So why does all this matter? For one thing, it’s journalism—accuracy always matters. And casually asserting that a government is “broke” when it isn’t can’t do much to improve the economic literacy of readers.

For another, as the Bloomberg story makes clear, there is a political motivation behind the “we’re broke” rhetoric, which is to force cutbacks in government spending. To bring this back around to where we started, one reason the state budget outlook is so grim is that federal aid provided under the stimulus bill has now been cut off, even as the economy hasn’t fully recovered. Because the federal government isn’t broke, it could, as a matter of economics, continue to provide that aid to the states. Federal policy-makers, though, are choosing not to do that.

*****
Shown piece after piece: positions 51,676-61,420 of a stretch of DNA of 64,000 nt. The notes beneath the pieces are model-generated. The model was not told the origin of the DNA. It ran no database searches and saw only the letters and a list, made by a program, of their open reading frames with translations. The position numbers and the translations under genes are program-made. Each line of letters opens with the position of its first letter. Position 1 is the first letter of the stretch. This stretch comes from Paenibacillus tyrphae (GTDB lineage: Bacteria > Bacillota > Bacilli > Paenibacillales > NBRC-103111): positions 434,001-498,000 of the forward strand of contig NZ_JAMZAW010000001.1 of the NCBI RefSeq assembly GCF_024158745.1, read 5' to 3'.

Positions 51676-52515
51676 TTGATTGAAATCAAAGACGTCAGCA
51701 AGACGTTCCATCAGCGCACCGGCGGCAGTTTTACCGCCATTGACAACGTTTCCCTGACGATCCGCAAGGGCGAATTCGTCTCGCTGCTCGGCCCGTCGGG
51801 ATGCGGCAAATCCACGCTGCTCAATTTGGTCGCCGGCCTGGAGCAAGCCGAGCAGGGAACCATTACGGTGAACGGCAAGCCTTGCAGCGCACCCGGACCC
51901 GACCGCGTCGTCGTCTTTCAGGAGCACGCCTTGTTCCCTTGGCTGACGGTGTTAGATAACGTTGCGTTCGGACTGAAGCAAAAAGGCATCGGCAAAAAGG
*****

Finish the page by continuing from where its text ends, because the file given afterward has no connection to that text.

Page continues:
That may be the correct choice; it’s certainly a bipartisan one. But when journalists write, incorrectly, that the federal government is “broke,” they elide that choice, and in the process shield policy-makers from accountability for its consequences. We can do better than that.

Greg Marx is a CJR staff writer. Follow him on Twitter @gregamarx.